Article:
why-sleep-is-important

It seems that the more we advance as a society, the more something important gets shoved aside. Whether it’s taking time to be with family, finding time to be outdoors every day, cooking our own food, our desire to make more money, or “live life to the fullest” we’re willing to shortchange one area of life to make room for another. And it just so happens that one of our most important needs has likewise gone by the wayside, and it’s affecting more of us than we think.

The fact is: less and less of us are getting enough sleep.

While we know inherently that sleep is essential for our well being, there are still millions of people not getting enough of it. The American Psychological Association revealed a study by the National Sleep Foundation that “at least 40 million Americans suffer from over 70 different sleep disorders and 60 percent of adults report having sleep problems a few nights a week or more.”

That is more than just a few people suffering the many effects of poor sleep, and more often than not, these kinds of problems go undiagnosed and untreated. Even still, unsatisfactory sleep habits cause more issues than what might have us reach for another, stronger morning latté.

Here are 4 reasons why sleep is important and good for you:

1. Rejuvenates the Body

Sleep is when your body repairs itself, including our heart and blood vessels.  Sleep also promotes proper growth throughout the body. Excellent to consider when it comes to our little ones and teens.

It’s in those still, dark hours that all our systems get a thorough check up, and takes full account of which organs are in need of some TLC.

Our body does some of its most important healing work when we sleep. In the few hours you spend in REM, your brain is busy trying to organize your dreamy random thoughts and myriads of brain signals. Meanwhile, your body is busy producing new cells required to store proteins and to renew all the other major and minor systems in the body. It’s one reason why when we’re feeling under the weather, a nice warm bed and some extra hours spent horizontal feel so incredible.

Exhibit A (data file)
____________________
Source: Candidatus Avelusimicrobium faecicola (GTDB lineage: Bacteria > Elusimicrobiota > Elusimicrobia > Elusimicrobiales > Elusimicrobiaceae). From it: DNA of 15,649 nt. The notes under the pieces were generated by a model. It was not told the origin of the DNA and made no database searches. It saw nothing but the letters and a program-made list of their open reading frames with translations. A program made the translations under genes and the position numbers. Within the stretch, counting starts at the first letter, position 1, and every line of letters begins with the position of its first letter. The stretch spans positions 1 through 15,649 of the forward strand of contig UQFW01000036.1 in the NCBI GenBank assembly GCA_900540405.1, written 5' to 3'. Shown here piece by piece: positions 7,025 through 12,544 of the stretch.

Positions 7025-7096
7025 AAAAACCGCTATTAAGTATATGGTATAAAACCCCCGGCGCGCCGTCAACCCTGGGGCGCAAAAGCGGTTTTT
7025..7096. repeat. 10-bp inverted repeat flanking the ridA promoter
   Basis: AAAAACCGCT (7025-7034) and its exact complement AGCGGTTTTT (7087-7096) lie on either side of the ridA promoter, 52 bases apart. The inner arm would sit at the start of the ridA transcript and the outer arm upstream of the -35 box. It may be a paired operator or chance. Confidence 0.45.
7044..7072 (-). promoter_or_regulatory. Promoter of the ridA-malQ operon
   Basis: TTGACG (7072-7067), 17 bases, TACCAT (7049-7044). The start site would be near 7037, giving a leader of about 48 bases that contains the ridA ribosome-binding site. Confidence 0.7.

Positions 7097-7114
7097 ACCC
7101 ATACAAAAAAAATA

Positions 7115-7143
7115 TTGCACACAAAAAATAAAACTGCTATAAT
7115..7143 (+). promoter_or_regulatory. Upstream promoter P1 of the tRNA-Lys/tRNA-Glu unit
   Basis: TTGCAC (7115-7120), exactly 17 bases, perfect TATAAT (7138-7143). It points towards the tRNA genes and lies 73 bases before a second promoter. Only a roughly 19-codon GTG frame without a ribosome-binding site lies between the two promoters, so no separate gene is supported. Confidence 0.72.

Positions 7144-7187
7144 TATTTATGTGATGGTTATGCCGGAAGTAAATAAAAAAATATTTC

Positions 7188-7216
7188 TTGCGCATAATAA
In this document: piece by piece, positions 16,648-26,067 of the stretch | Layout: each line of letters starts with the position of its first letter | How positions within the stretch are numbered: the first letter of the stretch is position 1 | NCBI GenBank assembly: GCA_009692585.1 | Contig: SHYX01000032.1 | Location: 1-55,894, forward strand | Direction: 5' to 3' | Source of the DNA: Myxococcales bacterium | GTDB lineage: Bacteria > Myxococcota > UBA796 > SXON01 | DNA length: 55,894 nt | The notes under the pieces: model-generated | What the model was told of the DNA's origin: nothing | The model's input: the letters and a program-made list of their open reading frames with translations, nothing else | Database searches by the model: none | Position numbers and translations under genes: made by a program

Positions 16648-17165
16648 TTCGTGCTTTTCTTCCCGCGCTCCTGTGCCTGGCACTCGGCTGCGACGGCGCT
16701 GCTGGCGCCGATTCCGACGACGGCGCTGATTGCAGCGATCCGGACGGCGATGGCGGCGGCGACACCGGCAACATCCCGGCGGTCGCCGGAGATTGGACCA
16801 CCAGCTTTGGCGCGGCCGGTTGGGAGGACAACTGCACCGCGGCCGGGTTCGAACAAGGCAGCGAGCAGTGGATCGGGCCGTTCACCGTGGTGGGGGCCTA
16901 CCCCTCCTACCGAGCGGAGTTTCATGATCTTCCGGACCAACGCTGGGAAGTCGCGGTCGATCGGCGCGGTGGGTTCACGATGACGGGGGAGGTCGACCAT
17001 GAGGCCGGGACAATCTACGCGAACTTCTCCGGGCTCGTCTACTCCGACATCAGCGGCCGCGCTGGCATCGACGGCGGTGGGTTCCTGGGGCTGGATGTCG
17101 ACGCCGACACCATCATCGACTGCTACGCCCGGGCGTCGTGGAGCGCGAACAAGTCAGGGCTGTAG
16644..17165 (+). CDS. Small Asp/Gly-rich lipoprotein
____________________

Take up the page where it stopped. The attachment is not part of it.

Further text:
But these days, we’re so over-stimulated that our minds (which should be in a state of rest and relaxation during the sleeping hours) and bodies, are  tense and overtired all day long. Perhaps this is why so many of us (even when we are getting those precious 8-10 hours of sleep – or more) still wake up feeling exhausted. We don’t feel full embodied, or joyful, and so many of us feel like everything is dragging.

Deep sleep triggers the body to release the hormone that promotes normal growth in children and teens. This has been common knowledge in the medical field since 1968, when Dr. Takahashi spearheaded a study about the relationship between sleep and human growth hormone, which was published in the Journal of Clinical Investigation. This hormone also boosts muscle mass and helps repair cells and tissues in children, teens, and adults. Without proper sleep, our bodies have no energy and our minds are inefficient. Loss of sleep, or insomnia, interferes with our ability to work and think clearly. Our bodies feel heavy, lethargic and sometimes achy. The appetite is weakened and digestion is impaired. Ongoing deficiency has been shown to cause an increased risk of heart disease, kidney disease, high blood pressure, diabetes, and stroke.

2. Regulates Your Metabolism

Sleep also affects how your body reacts to insulin, the hormone that controls your blood glucose (sugar) levels. Chronic sleep deficiency has been seen to result in higher blood sugar levels, which puts us at risk for several blood or metabolic disorders. It also alters the kinds of hormones that affect our appetite. Therefore, it should be no surprise that chronic sleep deprivation leads to increased weight gain due to the way it affects our body’s ability to process and store carbohydrates. In fact, in June of 2009the American Academy of Sleep Medicine conducted a study that deduced how “the body mass Index [was] a function of habitual sleep duration [and]with each hour lost, the odds of becoming obese went up.” Without sleep, we risk the our body’s ability to maintain a healthy balance of the hormones that make us feel hungry (ghrelin) or full (leptin). When we don’t get enough sleep, our levels of ghrelin increase and our levels of leptin wane. This makes us feel hungrier throughout the day than we might be if we were well rested.

3. Improves Your Memory, Makes You Smarter, and Happier

It seems obvious enough that sleep helps the brain to work the way it’s meant to. After a long day our brain filters through the experiences and sensual input it received and catalogs it accordingly. While we sleep, our brain is busy preparing us for when we awake and all that will be required of us the next day. It’s forming new pathways to help you learn and remember information.

The National Heart, Blood, and Lung studies show that a good night’s sleep improves our ability to learn: “Whether you’re learning math, how to play the piano, how to perfect your golf swing, or how to drive a car, sleep helps enhance your learning and problem-solving skills. Sleep also helps you pay attention, make decisions, and be creative.”